This little howto is actually quite involved. I wasn't quite sure what was possible with the new Live Messenger Addin capability, but as it turns out, it is quite difficult to bypass some of the barriers set up by the addin technology. If you are really intent on getting this set up, or are just curious about what I did to get it going, feel free to read on.
A note to those who aren't interested in the programming side of this post: I'll post the files you need to download throughout the howto, but these files are not really recommended for everyday use. The actual solution I've come to is a pretty odd workaround, though it does work, so feel free to give it a try if you're brave. You'll need to go through each step, but you can just download the files for #1 and #4.
What you'll need:
-some knowledge of VB.Net and a visual studio version with vb.net
-a bit of free time
Step 1: Set up Live Messenger to allow Addins
The new Live Messenger does have addin capabilities built in, but they are not enabled by default (they're in beta I guess). To enable addins, you'll have to edit your messenger registry entries. Go to Run, type "regedit" and hit enter. then browse to "HKEY_CURRENT_USER\Software\Microsoft\MSNMessenger" and add a "DWORD" entry called "AddInFeatureEnabled" and change it's value to 1. Now restart your Live Messenger and go to Options. There should be a tab called "Add-ins". You're Messenger is all set to go.
Step 2: Write your .dll file for the Addin
Open up visual studio and start a new Class Library. You'll want to set up the project name right away, since your Class name has to be the same as the assembly name. Make sure your root namespace is empty. Add the MessengerClient.dll reference (browse to C:\Program Files\Windows Live\Messenger). Then you'll want to go through and look at this code (download the .dll here):
Imports Microsoft.MessengerPublic Class MessengerAddin '<- *Important* this is your assembly name!! Implements IMessengerAddIn Public theMessenger As MessengerClientPublic Sub Initialize(ByVal messenger As Microsoft.Messenger.MessengerClient)Implements Microsoft.Messenger.IMessengerAddIn.InitializeMe.theMessenger = messenger Me.theMessenger.AddInProperties.Creator = "SkyCapitan" Me.theMessenger.AddInProperties.Description = "iTunes Art plugin!" Me.theMessenger.AddInProperties.FriendlyName = "SkyCapitan's Addin" Me.theMessenger.AddInProperties.PersonalStatusMessage = TimeOfDay & " - Sky's not listening to music...." Me.theMessenger.AddInProperties.Url = New Uri("http://svankruistum.com")Dim systime As New System.Timers.Timer() systime.Interval = 5000 'This will check our config file every 5 seconds to see if the track has changed systime.Enabled = True AddHandler systime.Elapsed, AddressOf OnTimedEventEnd Sub Public Sub OnTimedEvent()On Error Resume Next 'in case the config file is not "0" or an artist_ or album combination Dim tempin As String Dim jpeg As String Dim oRead As System.IO.StreamReader Dim oWrite As System.IO.StreamWriteroRead = New System.IO.StreamReader("C:\art\config.txt") tempin = oRead.ReadLineIf tempin = "0" ThenoRead.Close() 'Nothing new we have to doElsejpeg = tempin 'Change the picture Me.theMessenger.AddInProperties.UserTile = System.Drawing.Image.FromFile("C:\art\" & jpeg & ".jpg") oRead.Close() 'Change the config file back to "0" oWrite = New System.IO.StreamWriter("C:\art\config.txt") oWrite.Write("0") oWrite.Close()End IfEnd SubEnd Class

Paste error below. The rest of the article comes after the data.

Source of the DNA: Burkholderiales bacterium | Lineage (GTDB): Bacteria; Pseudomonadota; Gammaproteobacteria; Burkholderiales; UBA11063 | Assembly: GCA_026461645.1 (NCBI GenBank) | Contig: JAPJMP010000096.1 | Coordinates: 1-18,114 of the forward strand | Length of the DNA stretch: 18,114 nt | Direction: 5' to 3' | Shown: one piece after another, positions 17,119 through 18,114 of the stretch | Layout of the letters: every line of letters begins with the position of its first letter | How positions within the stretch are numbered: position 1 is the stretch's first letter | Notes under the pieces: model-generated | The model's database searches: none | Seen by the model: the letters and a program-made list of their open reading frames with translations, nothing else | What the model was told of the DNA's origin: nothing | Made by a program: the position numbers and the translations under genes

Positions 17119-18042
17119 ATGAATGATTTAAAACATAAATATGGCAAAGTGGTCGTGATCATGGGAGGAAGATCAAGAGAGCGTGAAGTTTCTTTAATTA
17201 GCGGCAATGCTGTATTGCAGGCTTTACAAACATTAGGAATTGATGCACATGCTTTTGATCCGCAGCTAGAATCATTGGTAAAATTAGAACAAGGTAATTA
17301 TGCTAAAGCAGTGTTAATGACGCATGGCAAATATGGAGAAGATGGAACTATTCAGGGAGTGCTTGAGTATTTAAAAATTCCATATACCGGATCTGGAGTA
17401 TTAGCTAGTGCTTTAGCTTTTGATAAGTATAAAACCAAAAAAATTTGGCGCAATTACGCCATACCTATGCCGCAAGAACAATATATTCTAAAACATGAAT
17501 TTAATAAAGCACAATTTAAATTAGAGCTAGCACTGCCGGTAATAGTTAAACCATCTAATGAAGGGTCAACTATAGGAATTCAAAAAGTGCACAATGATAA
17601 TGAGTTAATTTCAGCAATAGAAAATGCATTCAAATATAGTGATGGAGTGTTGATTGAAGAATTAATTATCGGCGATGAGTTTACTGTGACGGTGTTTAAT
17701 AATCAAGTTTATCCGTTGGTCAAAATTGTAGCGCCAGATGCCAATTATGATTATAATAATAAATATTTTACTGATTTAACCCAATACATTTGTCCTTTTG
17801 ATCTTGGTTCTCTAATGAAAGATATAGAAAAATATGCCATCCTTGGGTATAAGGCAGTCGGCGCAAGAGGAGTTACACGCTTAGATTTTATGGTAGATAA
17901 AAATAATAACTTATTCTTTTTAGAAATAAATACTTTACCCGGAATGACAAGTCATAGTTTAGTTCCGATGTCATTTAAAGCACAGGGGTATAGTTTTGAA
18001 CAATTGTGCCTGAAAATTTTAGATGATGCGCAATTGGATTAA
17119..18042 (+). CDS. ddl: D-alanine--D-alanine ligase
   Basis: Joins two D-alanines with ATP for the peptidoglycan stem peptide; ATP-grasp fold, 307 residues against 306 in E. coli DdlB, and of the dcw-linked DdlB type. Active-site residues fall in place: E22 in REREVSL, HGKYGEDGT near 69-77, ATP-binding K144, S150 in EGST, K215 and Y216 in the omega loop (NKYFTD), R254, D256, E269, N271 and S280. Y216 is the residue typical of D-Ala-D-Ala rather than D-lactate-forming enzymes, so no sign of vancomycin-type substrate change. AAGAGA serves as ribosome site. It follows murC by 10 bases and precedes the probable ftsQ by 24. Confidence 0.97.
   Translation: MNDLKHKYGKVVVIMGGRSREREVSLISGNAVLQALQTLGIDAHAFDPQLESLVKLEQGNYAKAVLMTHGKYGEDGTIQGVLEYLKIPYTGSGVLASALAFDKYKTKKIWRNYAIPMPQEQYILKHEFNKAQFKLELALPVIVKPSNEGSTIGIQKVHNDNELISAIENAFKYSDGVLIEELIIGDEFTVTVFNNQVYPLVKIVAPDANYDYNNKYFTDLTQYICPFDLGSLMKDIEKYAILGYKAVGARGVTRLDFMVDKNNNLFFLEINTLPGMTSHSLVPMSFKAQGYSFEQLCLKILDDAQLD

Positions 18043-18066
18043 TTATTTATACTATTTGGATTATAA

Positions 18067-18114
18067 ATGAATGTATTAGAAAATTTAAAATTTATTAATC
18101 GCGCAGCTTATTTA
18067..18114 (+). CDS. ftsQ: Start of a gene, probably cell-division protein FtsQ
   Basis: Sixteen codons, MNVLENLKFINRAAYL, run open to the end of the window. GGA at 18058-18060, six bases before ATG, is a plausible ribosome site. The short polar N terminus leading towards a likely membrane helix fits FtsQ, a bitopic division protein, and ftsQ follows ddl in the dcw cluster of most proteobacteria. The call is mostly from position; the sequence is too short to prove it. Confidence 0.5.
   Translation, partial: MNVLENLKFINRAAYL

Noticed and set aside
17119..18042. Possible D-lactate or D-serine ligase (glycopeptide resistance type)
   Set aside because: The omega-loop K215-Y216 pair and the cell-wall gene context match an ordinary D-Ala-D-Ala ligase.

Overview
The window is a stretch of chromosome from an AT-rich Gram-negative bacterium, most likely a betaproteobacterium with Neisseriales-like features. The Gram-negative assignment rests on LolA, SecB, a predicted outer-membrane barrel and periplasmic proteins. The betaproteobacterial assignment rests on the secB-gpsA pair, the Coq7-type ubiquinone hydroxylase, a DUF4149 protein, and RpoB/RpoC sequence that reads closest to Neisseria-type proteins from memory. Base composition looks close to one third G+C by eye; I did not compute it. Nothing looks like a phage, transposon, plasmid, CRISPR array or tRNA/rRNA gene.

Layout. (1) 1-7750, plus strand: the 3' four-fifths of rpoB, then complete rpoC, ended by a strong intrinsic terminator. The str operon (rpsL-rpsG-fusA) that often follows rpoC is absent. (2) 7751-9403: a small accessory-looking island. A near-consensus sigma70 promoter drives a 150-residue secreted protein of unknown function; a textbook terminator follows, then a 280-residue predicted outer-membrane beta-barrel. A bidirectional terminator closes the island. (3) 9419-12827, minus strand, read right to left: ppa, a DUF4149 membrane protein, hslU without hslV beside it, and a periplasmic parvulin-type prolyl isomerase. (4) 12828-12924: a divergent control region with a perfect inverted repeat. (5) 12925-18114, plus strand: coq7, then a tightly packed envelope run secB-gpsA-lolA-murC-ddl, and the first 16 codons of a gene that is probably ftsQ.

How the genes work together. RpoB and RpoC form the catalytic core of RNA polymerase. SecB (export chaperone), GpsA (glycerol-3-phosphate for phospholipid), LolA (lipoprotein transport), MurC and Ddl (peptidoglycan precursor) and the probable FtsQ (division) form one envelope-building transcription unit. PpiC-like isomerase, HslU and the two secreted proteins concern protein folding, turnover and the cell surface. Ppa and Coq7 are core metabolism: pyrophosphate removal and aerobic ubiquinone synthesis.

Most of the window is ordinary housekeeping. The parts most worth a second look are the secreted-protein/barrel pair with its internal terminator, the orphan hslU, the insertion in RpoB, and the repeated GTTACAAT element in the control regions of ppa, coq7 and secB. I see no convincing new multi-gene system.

A large part of this code is courtesy of a blog post at Nick's .NET Travels, found here. His example sets up a few other Messenger Events that you might like to explore. There is a lot of opportunity for some interesting addins.
The addin should be operational at this point, but another problem lies with MSN's strict sandbox for addins...
Step 3: Set up your MessengerAddin.dll to allow the System reference
The code above needs to access the system namespace for a few reasons: get the art file, check the config file, and use the system timer. Due to the sandbox restrictions in place by MSN Messenger, we need to register the addin on our system.
To do this, first you must sign your file. This is done under Project Properties -> signing. Sign the addin and add a password of your choice.
Next, you'll need to save and build the class library. Then browse to the location of the built .dll file. Now you need to drag and drop the file into your C:\WINDOWS\assembly folder.
Open up MSN, and try enabling your addin. Everything should work (though you don't have the artwork and the appropriate config file yet).
Step 4: Create a program to save your artwork and config file
After creating a few past itunes programs, I just had to edit a few lines in my itunes displayer program. If you don't want to create your own program, here is an adjusted version of itunes_displayer for you to run. This isn't really ideal, since a popup jumps up every track change, etc. here's some code (it's vb6, not vb.net) that might help you to set it up: